Tanzanian Heritage, Sites, and Museums

Thursday 7 December

Embark on a journey through the Swahili Coast’s vibrant history and cultural preservation. Save the date for an enlightening conversation!


Following the success of our exhibition Black Monuments Matter in 2020, the Aga Khan University, Institute for the Study of Muslim Civilisations is proud to announce a public talk on Tanzanian Heritage, Sites, and Museums: pilot projects on the Swahili Coast: Zanzibar, Kilwa and Mafia Islands. This event coincides with the celebration of the opening of a new site museum in Tanzania on the Island of Mafia.This event coincides with the celebration of the opening of a new site museum in Tanzania on the Island of Mafia.

Join us as we delve into African cultures and heritage. The speakers will present Africa’s contribution to world history by exhibiting World Heritage Monuments, Museums, and architectural treasures from Tanzania. Sites and monuments are physical representations of history, heritage, and development in society. But art, architecture, sites, and monuments are more than material culture, they are an integral part of our social environment, past and present.

Our event aims to show the diversity and richness of Tanzanian cultures as part of world history through the study and conservation of African monuments, bringing awareness and pride of African roots and contributions to other cultures. During the evening, we will explore how various groups and identities shaped the Swahili culture. We hope to contribute to both awareness of Swahili identity and African heritage by making them visible, assessable, and known to as many people as possible.

Facing poverty, social challenges, and economic crisis, but also climate challenges with global warming and coastal erosion, the speakers will address the multifaceted challenges faced by Tanzanian national authorities and international NGOs to protect, restore, and promote Swahili sites. Experts will discuss tourism-heritage links and business strategies, stakeholder engagement, cultural heritage/museum management, changing heritage narratives in tourism discourse, and cultural sustainability, and what people think and feel about these conservation projects, from local communities to intellectuals and scholars.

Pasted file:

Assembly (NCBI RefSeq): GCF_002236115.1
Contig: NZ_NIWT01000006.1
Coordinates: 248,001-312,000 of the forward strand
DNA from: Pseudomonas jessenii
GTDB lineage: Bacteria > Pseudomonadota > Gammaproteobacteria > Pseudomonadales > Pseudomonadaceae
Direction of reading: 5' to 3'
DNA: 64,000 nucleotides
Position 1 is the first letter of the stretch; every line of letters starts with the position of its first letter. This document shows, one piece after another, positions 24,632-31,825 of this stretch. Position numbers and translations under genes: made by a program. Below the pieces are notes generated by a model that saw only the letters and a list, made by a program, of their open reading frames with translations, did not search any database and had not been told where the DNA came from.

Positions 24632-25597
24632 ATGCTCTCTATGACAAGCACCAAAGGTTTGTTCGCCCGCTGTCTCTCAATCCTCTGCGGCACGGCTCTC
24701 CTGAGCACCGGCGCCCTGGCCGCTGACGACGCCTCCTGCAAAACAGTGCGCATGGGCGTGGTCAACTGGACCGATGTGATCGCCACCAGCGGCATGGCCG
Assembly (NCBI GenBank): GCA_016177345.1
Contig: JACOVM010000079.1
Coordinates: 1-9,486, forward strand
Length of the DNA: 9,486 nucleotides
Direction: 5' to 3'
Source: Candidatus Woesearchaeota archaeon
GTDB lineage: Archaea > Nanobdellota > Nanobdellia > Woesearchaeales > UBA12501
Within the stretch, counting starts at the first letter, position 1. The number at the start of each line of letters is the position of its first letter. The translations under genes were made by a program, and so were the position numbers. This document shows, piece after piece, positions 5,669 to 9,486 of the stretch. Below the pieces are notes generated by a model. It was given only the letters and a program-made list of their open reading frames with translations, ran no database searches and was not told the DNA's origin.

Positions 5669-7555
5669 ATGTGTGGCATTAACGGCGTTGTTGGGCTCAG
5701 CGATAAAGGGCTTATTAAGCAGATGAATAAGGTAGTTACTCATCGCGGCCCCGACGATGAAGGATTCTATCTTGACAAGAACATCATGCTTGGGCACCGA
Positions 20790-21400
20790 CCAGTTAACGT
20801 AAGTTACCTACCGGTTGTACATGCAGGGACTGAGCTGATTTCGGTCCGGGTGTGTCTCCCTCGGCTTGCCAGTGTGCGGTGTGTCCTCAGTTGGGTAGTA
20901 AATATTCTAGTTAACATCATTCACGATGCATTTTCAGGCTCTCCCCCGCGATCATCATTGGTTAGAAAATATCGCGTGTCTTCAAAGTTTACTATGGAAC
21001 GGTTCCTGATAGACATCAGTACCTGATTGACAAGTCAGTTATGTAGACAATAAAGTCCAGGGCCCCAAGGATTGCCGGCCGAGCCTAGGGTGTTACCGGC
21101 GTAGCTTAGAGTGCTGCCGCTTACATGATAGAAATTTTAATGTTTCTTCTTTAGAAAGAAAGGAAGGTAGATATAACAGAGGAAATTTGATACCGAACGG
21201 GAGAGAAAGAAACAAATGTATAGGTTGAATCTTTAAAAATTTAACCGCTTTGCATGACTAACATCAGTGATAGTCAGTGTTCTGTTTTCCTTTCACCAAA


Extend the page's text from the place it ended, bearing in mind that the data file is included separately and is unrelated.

At the Aga Khan University, we recognise and promote the work of national and international organisations committed to the support of African heritage. We believe in the importance of education for the understanding and appreciation of world cultures. The African sites and monuments presented during the evening are protected by UNESCO and have been given world heritage status. These sites are protected and supported by Tanzanian authorities and international NGOs such as the World Monument Fund and the Aga Khan Trust for Culture.


  • 17:30–17:40 | Stephane Pradines: Welcome and introduction of speakers.
  • 17:40–18:10 | Noel Lwoga: Tanzanian Heritage and Culture
  • 18:10–18:25 | Revocatus Bugumba: Kilwa Kisiwani and Songo Mnara
  • 18:25–18:40 | Abel Albert: Kua, Mafia Island
  • 18:40–19:00 | Stephane Pradines: AKTC & AKU in Tanzania.
  • 19:00–19:30 | Discussion with audience.
  • 19:30–20:30 | Drinks and nibbles.
  • 21:00| End of programme.


  • Dr. Noel Lwoga: Director General of the National Museum of Tanzania, Senior Lecturer at UDSM, Tourism/Heritage Specialist, researching tourism and stakeholder engagement in heritage conservation, leveraging heritage values for sustainability; heritage representation.
  • Revocatus Bugumba: Director, Monuments and Sites , National Museum of Tanzania, archaeologist, Heritage management, community engagement, strategic planning in heritage, communication, and built heritage conservation.
  • Albert Abel: Heritage Conservation Architect |Technical Monument Consultant NMT, Site Architect at Ancient Swahili Town of Kua Archaeological site, Juani Mafia World Monument Fund
  • Stephane Pradines: Archaeologist and Professor at the AKU-ISMC, researching Indian Ocean trading networks, Islamisation in East Africa and Muslim Material Cultures of War in Egypt and Pakistan.

Join us for an enlightening discussion on the intersection of African monuments, Muslim world, and Indian Ocean cultures. Together, let’s explore world heritage sites and vibrant African cultures.

This event is operating under the Chatham House Rule. Discussions at the event are to be kept confidential, and participants are free to use the information shared but not attribute it to specific individuals or organisations.

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